Page Banner

United States Department of Agriculture

Agricultural Research Service

Title: NUCLEAR DNA CONTENT AND CHLOROPLAST DNA POLYMORPHISMS AMONG ACCESSIONS OF PANICUM VIRGATUM L. FROM REMNANT MIDWESTERN PRAIRIES

Authors
item Elmore, S - UNIVERSITY OF NEBRASKA
item Vogel, Kenneth
item Lee, D - UNIVERSITY OF NEBRASKA
item Arumuganathan, K - UNIVERSITY OF NEBRASKA
item Kaeppler, S - UNIVERSITY OF NEBRASKA

Submitted to: Crop Science
Publication Type: Peer Reviewed Journal
Publication Acceptance Date: April 1, 1997
Publication Date: N/A

Interpretive Summary: Switchgrass, Panicum virgatum L., is a perennial grass that is native to most of the United States. The objective of this research was to determine if DNA content of cells and chloroplast DNA composition existed among and within switchgrass accessions from remnant midwestern prairie sites. Flow cytometry was used to determine cellular DNA content and a chloroplast restriction fragment length polymorphisms (RFLP) was used to investigate chloroplast differences. Plants with different chloroplast RFLP patterns have different cytotypes. One accession contained a mixture of cytotypes indicating that both cytotypes can occur at a single remnant prairie site. The other midwestern remnant prairies that were represented in this study contained only one cytotype. The flow cytometry results indicated that the switchgrass populations found within the midwestern sites can be a mixture of ploidy levels with either 3 or 6 picograms of DNA per cell. These results indicate that the germplasm from midwestern prairies needs to be identified according to DNA content and cytotype before it is utilized by plant breeders.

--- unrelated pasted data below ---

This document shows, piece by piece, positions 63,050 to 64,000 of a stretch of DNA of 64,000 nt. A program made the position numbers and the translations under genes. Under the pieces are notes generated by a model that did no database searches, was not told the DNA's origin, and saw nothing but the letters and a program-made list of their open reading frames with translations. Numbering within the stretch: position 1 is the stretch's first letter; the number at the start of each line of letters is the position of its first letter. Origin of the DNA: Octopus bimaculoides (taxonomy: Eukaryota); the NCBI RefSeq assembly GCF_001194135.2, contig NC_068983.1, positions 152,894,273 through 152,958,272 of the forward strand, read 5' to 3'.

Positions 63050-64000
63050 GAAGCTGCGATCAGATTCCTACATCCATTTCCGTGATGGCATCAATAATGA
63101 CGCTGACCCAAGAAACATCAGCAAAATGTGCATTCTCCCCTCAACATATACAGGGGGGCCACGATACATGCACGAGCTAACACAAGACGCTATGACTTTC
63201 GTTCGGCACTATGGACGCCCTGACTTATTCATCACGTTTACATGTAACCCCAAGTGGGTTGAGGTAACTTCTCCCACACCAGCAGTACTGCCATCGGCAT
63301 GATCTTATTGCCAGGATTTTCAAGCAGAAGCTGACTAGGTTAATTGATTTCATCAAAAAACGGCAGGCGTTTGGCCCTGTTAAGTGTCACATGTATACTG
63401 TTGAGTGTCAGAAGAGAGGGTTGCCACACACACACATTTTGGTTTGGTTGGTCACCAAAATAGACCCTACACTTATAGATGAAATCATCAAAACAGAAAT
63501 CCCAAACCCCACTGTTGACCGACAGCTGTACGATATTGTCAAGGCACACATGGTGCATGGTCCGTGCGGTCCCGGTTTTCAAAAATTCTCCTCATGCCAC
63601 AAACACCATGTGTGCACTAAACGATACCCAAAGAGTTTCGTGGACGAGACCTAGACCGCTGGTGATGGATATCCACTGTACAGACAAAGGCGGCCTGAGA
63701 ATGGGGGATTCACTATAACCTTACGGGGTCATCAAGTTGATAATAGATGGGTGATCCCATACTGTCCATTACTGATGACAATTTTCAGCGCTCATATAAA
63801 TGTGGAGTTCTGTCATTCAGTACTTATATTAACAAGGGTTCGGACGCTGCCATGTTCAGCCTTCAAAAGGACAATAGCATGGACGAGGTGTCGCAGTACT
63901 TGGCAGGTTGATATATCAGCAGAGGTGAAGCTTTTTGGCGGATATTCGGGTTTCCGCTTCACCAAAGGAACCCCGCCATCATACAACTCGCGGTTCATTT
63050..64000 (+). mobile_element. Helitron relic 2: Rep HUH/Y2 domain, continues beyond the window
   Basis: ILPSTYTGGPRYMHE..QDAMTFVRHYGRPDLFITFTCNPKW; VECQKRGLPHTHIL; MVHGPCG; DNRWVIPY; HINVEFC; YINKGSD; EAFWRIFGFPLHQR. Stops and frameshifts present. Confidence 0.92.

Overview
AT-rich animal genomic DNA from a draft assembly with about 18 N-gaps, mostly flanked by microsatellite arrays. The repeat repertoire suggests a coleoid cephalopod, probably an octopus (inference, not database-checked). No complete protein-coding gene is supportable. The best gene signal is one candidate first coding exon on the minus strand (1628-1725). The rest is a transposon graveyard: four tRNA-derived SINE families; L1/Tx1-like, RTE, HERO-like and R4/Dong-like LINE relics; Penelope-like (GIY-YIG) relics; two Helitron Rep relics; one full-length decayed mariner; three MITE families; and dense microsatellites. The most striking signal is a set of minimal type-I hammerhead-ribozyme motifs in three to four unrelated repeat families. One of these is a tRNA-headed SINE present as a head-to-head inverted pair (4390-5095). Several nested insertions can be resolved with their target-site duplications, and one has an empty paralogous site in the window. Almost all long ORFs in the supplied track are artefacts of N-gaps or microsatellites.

Technical Abstract: Panicum virgatum L.(switchgrass)is a perennial grass that is native to most of the United States. Switchgrasses principal use has been as a pasture and range grass for forage production during the warmer summer months. The objective of this research was to determine if DNA content and cpDNA polymorphisms existed among and within switchgrass accessions from remnant midwestern prairie sites. Twenty-eight switchgrass accessions from remnant prairie sites were surveyed for U or L cytotype in the cpDNA using BamHI restriction endonuclease and sorghum cpDNA probe pLD 5. These accessions were also surveyed for DNA content differences using flow cytometry. One accession, IA 31 contained a mixture of cytotypes indicating that both cytotypes can occur at a single remnant prairie site. The other midwestern remnant prairies that were represented in this study, contained only the U cytotype. The flow cytometry results indicated that the switchgrass populations found within the midwestern sites can be a mixture of ploidy levels with either 3 or 6 pg of DNA per cell. These results indicate that the germplasm from midwestern prairies needs to be identified according to DNA content and cytotype before it is utilized by plant breeders.

Last Modified: 8/27/2014
Footer Content Back to Top of Page